This interest has manifested itself in the humanities through an increase in scholarship on marginalized social voices and practices in the U.S., especially Latina/o peoples, who, as their numbers continue to grow, have become more visible in mainstream culture (think Junot Díaz, Sonia Sotomayor, and Marco Rubio). The inclusionary impulse has enabled the creation of new corpuses and archives (for instance, the Norton Anthology of Latino Literature and the U.S. Hispanic Literary Heritage project), that validate the swelling irruption of the Latina/o other into the public sphere, often resorting to two overlapping U.S. master narratives of progress: the “American dream” and the “melting pot.” In an interview where he discusses the release of the Norton Anthology of Latino Literature, its general editor, Ilan Stavans, turns to this dual narrative of individual achievement and collective inclusion in order to publicize the anthology: “It is a book that all middle-class Latinos need, proof that we’ve made it: We’ve arrived.” As literary historian Kirsten Silva-Gruesz has argued in “What was Latino Literature?,” Stavans’ words are characteristic of the “marketing of ethnic heritage outside the academy and the way it is often abetted by the tools of our trade” (340). Silva-Gruesz points implicitly to what is probably the biggest conundrum facing the study of Latina/o cultures: the mass circulation of Latina/o identities as objects of consumption, a process of commodification that lumps all communities of Latin American descent into a homogeneous identity that effaces how they negotiate in different ways not only with ethnic and racial difference, but also with their national origin.1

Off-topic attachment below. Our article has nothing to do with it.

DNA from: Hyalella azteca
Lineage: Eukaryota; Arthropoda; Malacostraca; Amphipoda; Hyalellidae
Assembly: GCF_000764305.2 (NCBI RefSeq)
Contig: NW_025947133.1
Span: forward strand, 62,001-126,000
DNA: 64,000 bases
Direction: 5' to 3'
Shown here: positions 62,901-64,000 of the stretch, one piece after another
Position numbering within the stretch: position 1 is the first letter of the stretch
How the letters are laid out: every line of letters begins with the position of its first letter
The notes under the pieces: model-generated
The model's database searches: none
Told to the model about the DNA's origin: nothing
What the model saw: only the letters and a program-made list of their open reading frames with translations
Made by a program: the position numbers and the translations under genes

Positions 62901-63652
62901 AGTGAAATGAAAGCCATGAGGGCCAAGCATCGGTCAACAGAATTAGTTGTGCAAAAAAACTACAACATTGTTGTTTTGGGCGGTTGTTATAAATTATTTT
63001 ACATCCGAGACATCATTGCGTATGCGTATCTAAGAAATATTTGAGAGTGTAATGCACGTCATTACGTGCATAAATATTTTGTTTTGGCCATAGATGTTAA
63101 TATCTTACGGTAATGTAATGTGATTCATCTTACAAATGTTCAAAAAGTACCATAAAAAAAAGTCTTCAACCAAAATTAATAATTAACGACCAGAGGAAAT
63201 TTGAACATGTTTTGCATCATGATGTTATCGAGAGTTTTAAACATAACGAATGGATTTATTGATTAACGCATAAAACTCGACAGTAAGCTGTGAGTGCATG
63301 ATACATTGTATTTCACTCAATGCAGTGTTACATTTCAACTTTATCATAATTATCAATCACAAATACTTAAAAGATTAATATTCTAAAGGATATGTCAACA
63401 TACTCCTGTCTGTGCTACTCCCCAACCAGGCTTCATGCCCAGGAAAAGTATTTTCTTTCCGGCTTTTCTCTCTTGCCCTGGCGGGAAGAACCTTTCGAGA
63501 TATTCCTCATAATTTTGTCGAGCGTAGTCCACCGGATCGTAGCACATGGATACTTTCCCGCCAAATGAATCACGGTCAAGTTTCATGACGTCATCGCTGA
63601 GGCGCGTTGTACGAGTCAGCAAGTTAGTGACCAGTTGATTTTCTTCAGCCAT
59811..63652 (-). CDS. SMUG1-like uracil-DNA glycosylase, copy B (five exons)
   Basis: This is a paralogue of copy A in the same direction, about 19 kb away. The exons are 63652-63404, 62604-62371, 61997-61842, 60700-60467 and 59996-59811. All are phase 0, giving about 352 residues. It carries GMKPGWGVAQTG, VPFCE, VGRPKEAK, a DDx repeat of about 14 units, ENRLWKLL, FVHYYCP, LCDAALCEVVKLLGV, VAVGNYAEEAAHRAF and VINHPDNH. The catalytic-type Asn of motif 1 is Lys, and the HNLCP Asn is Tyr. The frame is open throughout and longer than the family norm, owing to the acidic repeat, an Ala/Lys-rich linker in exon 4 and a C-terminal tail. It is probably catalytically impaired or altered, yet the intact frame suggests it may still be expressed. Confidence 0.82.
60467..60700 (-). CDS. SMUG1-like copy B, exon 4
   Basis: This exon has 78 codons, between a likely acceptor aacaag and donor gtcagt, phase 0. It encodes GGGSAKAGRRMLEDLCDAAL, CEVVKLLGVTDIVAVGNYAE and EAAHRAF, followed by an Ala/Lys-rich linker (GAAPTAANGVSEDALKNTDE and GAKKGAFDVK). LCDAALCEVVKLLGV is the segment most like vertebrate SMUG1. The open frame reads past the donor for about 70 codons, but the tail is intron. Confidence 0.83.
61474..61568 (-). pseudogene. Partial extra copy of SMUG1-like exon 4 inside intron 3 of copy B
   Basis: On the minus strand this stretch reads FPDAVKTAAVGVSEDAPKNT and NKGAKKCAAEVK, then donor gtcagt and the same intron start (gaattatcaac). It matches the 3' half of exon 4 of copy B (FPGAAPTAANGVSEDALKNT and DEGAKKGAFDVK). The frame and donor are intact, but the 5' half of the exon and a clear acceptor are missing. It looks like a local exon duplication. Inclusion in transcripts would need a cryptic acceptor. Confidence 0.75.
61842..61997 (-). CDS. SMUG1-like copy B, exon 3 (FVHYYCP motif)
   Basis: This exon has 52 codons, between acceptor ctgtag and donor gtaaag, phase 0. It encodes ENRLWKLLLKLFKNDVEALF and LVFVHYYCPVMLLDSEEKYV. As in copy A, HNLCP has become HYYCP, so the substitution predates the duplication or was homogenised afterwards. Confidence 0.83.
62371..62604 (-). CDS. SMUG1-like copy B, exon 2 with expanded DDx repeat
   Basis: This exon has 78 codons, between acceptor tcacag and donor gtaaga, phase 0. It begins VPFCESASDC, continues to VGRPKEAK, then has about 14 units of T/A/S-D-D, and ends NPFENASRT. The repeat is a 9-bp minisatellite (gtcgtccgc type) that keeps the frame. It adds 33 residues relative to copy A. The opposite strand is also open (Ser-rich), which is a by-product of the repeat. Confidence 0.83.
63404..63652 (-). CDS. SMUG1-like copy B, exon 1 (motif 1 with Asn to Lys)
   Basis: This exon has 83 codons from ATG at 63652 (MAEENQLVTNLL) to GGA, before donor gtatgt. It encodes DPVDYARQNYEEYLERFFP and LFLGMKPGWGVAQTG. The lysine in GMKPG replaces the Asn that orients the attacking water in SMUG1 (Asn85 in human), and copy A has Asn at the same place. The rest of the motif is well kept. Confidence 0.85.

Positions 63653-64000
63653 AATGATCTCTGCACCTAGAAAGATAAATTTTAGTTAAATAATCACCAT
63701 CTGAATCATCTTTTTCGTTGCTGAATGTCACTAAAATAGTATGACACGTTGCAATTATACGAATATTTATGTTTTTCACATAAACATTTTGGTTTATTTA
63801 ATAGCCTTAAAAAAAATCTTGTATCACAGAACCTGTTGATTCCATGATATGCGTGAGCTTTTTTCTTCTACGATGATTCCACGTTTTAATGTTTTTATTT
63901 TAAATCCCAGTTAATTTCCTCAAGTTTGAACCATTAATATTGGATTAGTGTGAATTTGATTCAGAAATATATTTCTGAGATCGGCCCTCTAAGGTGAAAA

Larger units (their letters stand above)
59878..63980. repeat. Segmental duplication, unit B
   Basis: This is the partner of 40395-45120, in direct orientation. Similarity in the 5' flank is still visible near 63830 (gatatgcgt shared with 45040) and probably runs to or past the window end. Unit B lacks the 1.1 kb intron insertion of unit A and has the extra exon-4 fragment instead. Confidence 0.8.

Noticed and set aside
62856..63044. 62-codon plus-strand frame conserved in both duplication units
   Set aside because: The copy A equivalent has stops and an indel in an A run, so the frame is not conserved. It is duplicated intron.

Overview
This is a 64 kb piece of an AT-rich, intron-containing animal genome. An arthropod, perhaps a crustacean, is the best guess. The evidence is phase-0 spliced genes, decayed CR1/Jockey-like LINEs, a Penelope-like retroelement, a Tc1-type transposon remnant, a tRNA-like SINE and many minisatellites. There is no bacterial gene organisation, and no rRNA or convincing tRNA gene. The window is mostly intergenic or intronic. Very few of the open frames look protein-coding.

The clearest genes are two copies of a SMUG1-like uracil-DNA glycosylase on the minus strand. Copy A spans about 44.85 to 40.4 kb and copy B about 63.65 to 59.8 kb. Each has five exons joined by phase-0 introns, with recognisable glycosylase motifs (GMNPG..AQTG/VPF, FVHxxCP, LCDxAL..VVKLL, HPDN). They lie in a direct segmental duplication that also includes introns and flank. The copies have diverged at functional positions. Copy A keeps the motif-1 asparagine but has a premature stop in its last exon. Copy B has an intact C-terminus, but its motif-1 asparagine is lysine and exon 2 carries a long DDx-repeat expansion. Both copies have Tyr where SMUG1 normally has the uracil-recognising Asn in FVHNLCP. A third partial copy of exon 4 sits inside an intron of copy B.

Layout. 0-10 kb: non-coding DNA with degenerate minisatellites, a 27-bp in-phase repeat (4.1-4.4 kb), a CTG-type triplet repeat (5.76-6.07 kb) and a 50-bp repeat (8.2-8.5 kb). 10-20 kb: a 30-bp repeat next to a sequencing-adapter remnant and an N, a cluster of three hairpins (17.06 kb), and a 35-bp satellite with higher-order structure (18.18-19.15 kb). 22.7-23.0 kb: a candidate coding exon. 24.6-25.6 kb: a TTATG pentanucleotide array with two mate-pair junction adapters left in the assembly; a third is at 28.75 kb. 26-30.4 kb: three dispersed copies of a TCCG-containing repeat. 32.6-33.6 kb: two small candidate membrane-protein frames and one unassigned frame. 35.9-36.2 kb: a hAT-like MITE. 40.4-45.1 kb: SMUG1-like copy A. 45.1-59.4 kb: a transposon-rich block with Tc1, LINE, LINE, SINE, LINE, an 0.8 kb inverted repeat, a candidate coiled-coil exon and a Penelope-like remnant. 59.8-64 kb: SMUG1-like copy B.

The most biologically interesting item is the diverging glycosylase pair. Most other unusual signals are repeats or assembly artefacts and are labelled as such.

At the same time, this opening of the canon holds the promise of a critical reimagining of the history of the U.S. beyond the master narratives I mentioned, building on the valuable work that has came out of the heyday of “histories from below” and cultural history, as well as the ongoing “attention to international communities of discourse” that David A. Hollinger sees in the field of U.S. intellectual history.2 The book I have commented on in my previous posts, Translating Empire, exemplifies this drive to an extent. Through it, Laura Lomas strives to read the figure of José Martí not only as a crucial precursor to Latina/o cultural and political criticism, but also alongside a transnational genealogy of non-Latina/o thinkers who have positioned themselves against the dominant discourse and exploitative practices in the U.S., from Martin Delany and Wendell Phillips to W.E.B. Du Bois and C.L.R. James. Lomas is perhaps most successful in framing Martí within this undercurrent, a critical tradition of U.S.-based thought that envisions the possibility of “alternative modernities” outside the assimilationist / developmentalist model suggested by Stavans, yet still in relation to the United States.